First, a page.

HOUSTON -- Scott Dixon made the opening race of the Houston Grand Prix a Penske Racing nightmare, grabbing a series-best fourth victory while slicing a huge chunk off Helio Castroneves' lead in the IndyCar championship race.
Dixon, who entered Saturday's race trailing Castroneves by 49 points, cut his deficit to eight points heading into Sunday's race. A sweep of the doubleheader through Reliant Park would put the New Zealander in control headed into the Oct. 19 finale at Fontana, California.
"I hope they are worried, man. That's a 41-point turnaround," he said. "Hopefully, we can have another good race (Sunday). It would be nice to be in the lead going into Fontana. To have a little bit of a buffer would be really nice."
It was the 33rd win of Dixon's career, and one more would tie him with Al Unser Jr. for sixth on the IndyCar list.
Dixon was aided by the first mechanical problem of the season for Castroneves, who had been the only driver to complete every lap this year entering the race. But a gearbox problem just 22 laps in Saturday sent him to pit road.
It took nine laps before Castroneves got back on track, and he wound up 18th.
"We are still leading," he said. "It's a shame. Those things are outside of our control. I wasn't sure they were going to be able to fix it and when they did, I just went out there and tried to learn the track as best I could. I changed my mode to 'What can I do to learn for race No. 2?"'
The Penske team also ran into trouble when a slow pit stop for Will Power allowed Dixon to take the lead.
"It was very disappointing with not being able to keep the lead in the second half of the race," said Power, who wound up 12th because of an ill-timed yellow flag.
Simona de Silvestro finished a career-best second to earn her first IndyCar podium in her 63rd start. Justin Wilson was third in his fourth podium finish of the season.
"Well, finally," de Silvestro said. "We've been waiting for this for a long time."
IndyCar's first race in Houston since 2007 got off to a rocky start when a bump was discovered in the first turn when they cars hit the track for the first time Friday. Because the promoter could not start building the course until after a National Football League game on Sunday, IndyCar had no access to the track and a course that usually takes several weeks to build was completed over several days.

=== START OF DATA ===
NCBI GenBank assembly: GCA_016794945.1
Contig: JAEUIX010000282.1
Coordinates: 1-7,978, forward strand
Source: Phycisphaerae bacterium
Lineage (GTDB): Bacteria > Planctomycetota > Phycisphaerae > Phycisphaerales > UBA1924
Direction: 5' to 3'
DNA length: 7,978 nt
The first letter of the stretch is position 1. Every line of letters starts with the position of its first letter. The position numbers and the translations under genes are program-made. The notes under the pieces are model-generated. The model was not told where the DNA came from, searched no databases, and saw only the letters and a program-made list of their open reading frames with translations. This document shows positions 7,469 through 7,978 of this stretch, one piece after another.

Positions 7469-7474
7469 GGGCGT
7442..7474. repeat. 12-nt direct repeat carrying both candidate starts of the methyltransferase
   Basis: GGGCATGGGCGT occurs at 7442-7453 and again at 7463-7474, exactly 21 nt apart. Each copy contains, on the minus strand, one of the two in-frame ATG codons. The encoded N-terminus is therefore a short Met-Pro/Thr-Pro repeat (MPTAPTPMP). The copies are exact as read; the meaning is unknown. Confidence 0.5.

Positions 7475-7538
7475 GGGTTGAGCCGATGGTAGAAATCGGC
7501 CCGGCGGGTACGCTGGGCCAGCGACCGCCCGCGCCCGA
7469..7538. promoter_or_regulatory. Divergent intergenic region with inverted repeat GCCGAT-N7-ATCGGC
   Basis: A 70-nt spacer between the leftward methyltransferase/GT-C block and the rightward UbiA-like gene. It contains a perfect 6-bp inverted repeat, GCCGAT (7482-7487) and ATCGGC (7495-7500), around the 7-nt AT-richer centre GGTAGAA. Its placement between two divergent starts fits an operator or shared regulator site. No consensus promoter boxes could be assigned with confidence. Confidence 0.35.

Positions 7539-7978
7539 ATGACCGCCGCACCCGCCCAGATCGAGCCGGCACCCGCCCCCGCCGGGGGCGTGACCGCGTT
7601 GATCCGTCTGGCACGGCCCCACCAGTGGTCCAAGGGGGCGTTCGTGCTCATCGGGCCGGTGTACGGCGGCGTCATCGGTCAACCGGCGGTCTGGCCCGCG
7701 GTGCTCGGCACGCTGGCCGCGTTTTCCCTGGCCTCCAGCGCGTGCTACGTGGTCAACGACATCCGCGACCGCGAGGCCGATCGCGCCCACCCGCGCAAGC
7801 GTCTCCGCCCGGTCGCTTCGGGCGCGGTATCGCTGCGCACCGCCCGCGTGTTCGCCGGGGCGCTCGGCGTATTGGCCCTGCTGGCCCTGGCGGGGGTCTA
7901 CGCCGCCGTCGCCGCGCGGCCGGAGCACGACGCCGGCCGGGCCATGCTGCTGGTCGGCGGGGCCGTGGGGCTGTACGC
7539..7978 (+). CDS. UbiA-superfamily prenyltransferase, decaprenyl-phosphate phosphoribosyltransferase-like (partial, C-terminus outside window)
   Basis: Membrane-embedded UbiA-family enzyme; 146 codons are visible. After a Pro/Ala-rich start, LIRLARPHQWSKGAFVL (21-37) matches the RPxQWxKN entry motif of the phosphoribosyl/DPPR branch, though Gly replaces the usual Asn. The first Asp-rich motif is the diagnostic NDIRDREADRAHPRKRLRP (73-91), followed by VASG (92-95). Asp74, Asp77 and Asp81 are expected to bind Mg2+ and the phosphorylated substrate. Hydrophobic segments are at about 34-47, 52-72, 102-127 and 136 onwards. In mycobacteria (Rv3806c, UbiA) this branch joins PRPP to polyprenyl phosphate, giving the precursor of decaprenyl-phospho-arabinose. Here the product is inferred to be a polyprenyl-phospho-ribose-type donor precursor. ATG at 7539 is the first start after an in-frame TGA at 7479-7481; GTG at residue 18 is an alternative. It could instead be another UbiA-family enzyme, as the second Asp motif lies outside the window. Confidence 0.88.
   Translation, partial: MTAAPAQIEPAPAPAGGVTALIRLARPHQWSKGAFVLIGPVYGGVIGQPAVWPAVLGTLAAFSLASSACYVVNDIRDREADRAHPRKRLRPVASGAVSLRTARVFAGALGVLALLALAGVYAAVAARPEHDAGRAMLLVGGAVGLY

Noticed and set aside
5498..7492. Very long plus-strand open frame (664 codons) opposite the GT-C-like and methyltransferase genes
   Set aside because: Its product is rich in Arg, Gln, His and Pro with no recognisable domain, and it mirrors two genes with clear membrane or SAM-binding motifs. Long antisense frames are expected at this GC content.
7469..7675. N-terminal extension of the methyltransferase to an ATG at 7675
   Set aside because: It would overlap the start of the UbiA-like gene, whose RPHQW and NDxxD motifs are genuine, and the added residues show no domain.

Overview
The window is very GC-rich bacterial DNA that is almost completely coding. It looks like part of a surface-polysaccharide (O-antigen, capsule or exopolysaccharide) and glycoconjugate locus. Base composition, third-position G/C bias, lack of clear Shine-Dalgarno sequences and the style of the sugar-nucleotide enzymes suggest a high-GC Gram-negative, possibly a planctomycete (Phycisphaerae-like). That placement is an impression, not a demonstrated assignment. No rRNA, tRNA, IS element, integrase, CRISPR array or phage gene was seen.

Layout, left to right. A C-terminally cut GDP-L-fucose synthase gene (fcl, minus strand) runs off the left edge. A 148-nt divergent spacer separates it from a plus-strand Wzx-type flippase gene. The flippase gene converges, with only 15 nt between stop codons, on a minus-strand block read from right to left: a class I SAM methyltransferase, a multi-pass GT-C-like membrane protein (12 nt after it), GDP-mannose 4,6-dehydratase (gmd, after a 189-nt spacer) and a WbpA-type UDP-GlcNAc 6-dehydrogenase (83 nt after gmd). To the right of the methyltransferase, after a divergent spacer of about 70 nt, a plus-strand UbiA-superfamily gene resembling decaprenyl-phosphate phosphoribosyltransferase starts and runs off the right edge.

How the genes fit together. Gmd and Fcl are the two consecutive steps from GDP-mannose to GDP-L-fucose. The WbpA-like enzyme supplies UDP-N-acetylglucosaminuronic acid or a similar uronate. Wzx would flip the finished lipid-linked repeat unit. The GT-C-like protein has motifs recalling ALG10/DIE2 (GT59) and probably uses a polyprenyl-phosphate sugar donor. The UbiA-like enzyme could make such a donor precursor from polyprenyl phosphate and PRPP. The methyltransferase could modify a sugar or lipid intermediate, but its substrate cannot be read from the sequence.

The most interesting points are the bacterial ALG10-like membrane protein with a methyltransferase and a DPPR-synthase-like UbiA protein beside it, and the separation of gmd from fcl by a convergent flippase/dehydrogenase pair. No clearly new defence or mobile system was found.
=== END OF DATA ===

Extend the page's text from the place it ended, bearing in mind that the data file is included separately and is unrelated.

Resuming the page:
Qualifying was postponed Friday and crews used a grinder on the surface all night to try to smooth the bump down. It was still rough, though, and IndyCar decided it could only do single-file restarts for the two races.
Then the race itself got off to a bizarre beginning when James Hinchcliffe stalled on IndyCar's standing start.
He was lined up in the third row, and cars had to dart around him to avoid a massive collision. Ed Carpenter wasn't so fortunate, however -- he ran into the back of Hinchcliffe's stalled car.
"It was tough to see with the other cars right in front of me. Just a tough break," Carpenter said.
The race immediately went to caution with pole-sitter Takuma Sato out front until he had to pit on lap seven with a flat tire.
That turned the lead over to Power with Dixon right behind him. The two have had issues in IndyCar's last two races, and it's been magnified because Dixon is racing Power's teammate for the championship.
The race took another sudden turn when Castroneves headed to pit road on lap 22 with the gearbox problem. And it went from bad to worse for Penske moments later during green-flag pit stops. Dixon headed in before Power and his Ganassi crew got him out in 7.4 seconds.
Power then made his stop as Dixon was racing around the course, trying desperately to circle the track before Power exited pit road. Dixon did it -- in part because the Penske crew needed 9.2 seconds on a troublesome stop for Power.
With Dixon out front, he had control of the race and the points lead in his sight.